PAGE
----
The Quality Of Leaven Bread. The quality of the final loaf depends very much on the flour used and its gluten content. A well risen loaf will result only if the flour contains enough gluten-forming proteins which, when mixed with water, form an elastic substance which prevents the carbon dioxide gas (produced by the yeast in the dough) from escaping. Wheat, barley, rye, oats, rice, millet, sorghum and maize can all be cooked in the same way to form a nutritious porridge, but when it comes to making leaven bread they each have different gluten-forming properties.
Wheat is far superior to all other cereal grains for making aerated bread, its gluten-forming properties are much greater than the other cereals when ground into flour, and trap much more of the carbon dioxide produced by the yeast in the fermentation process. From the middle-ages expensive wheat only breads (wheaten breads) became status symbols, afforded by the very rich, as it was recognised as baking the finest and softest crumb of all the cereal grains. This is also why it has become the dominant cereal flour used in bread making today; (within the wheat family the species triticum vulgare is a particular preference of many bakers – and is different to the wheat, durum, used by pasta makers).
A Very Basic History Of Bread:
8,000 years ago Bread was made with no raising agent. Doughs were mixed from roughly milled seeds, often containing grit and sand.
3,000 years ago The Egyptians began to brew beer and by chance discovered that yeast left over from the brewing process made dough rise and improved the bread. But it was improved milling and sieving that really made the difference.
AD100 The Egyptians taught the Greeks, whose renowned skills in turn spread to Rome. The first written records of bread recipes and bakers’ goods date from the time of the Greek writer Athenaeus and Roman writer Cato the Censor.
Medieval period After the fall of Rome, we see the rise of bakers, as both travelling craftsmen who offered their skills as needed and a feature of feasts and fairs. Baking was also seen as part of being a good housekeeper or wife and an essential skill and daily chore.
Modern period The high standing of baking compared to other kitchen craft was set down in Eliza Acton’s English Bread Book (1857), while very large scale, mass production, and standardisation of breads using mainly wheat, became defining features of commercial baking. There is also a marked difference between the flour’s ground on a traditional millstone (windmills and watermills) and that which is now ground on the modern roller mill.
The slower stone ground “old process” flour and meal is softer to the touch, because the particles are fully ground and not left flat and sharp, they will also typically contain all the germ. In the “new process” a roller ground flour and meal has the germ largely removed and the flour has rougher edges. These new flour’s may also be organic and non-organic, which describes the farming processes.
If we were to consider the longer, historical view of bread, as a world food instead of a British food, we would first need to consider the Egyptians, and then the Romans, whose Empire spread and made available the techniques and mechanisms necessary for the making of bread to the whole of Western Europe and North Africa. There are thousands of years of history of bread, and the many impacts it had on social, religious and political systems, all needing far too much detail to go into here, so instead we recommend H.E. Jacob’s book, “Six Thousand Years Of Bread” published by ‘The Lyons Press’, and will instead turn our eye back towards bread and its impacts in Britain.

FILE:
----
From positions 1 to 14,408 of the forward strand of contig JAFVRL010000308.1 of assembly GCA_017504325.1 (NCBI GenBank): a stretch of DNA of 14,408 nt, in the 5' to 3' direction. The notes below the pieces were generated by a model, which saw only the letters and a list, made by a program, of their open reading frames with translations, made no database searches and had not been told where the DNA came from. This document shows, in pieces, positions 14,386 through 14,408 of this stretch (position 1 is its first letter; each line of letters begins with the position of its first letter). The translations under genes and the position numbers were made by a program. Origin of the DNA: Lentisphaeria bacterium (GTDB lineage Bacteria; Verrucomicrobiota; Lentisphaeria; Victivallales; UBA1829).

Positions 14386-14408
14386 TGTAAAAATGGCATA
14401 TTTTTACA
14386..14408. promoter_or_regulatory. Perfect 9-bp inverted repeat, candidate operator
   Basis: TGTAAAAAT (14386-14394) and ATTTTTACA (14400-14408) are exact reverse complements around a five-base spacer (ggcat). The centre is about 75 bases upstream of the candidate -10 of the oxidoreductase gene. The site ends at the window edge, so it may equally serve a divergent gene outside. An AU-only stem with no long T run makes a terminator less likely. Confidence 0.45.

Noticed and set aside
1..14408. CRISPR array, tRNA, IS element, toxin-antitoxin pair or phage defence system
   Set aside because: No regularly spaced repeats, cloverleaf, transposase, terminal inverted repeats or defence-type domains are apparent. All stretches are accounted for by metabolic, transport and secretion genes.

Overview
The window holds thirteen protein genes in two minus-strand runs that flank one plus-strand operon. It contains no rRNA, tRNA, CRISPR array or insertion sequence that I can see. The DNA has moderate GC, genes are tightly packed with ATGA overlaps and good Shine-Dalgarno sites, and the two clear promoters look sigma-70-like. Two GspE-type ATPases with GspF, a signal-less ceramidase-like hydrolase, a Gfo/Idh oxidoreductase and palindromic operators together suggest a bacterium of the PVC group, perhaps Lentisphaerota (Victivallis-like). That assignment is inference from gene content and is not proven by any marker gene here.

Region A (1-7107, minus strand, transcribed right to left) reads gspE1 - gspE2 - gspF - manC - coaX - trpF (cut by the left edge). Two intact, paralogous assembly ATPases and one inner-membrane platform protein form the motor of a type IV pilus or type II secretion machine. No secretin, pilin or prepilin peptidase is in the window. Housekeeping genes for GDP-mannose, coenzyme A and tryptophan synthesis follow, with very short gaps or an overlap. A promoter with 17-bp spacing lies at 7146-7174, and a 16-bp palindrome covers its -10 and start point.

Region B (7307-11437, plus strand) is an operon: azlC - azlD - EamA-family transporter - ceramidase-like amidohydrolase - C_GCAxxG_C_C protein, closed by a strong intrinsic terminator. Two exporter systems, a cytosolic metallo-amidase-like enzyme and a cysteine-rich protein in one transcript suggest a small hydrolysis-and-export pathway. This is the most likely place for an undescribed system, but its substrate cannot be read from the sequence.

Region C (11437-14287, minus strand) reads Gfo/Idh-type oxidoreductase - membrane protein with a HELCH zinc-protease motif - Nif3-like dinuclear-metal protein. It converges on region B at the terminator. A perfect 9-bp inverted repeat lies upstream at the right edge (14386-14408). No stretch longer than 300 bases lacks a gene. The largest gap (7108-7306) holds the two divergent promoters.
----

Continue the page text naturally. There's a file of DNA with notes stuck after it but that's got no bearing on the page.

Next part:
Romano Celtic Bread In Britain
The Roman bakers had the first bakers guild, and the prices of both the grain and bread were fixed, with bakers being given certain privileges. Although it was also required by law that each loaf be marked or stamped with the baker’s identifying mark or name, to trace who made it. This made it easier to clamp down on sub-standard bread or a baker cutting his flour with sand and dust to increase profits.
Many of these roman baking techniques were absorbed by the British Celts on the Roman invasion from 44 AD, however, in certain aspects the bread of the Celts and Gauls were considered superior to that of the Roman bakers. The Roman historian Pliny tells us that the Gauls and Celts used the foam thickened on their beer (barm) as leaven for their bread.
Anglo-Saxon Bread In Britain
The earliest breads baked in Britain were flat bread, unleavened. However, from surviving poems, we know that the leaven, wheaten-breads had become prized, if not altogether common in the Anglo-Saxon period. Rents to the lord of the land were often paid in leaven bread – in one source a recorded food-rent suggests that bread given in rent was distinguished as being either ’sour’ or ‘clean’ – which is certainly a reference to breads risen either with a yeast from a sourdough or from a brewer’s yeast.
The open field system used by the Anglo-Saxons meant harvests were often thin and poor, frequently failing because of blight, disease and the weather. In order to maximise the availability of food grown (and surviving to maturity) the Anglo-Saxons planted a varied crop each season so that blight etc. did not decimate a whole single crop and leave them with nothing. They grew various hardy cereals, (barley, rye, corn etc.) beans, peas, vetches and ‘weeds’ (for their animals to eat). If corn failed (the least hardy of the crops) then they had other food stuffs to feed them through the year. This also meant that in their bread they added various mixed cereals and dried, ground beans and peas as flour to their bread. This made a course ‘black bread’ leavened with beer barm and sourdough.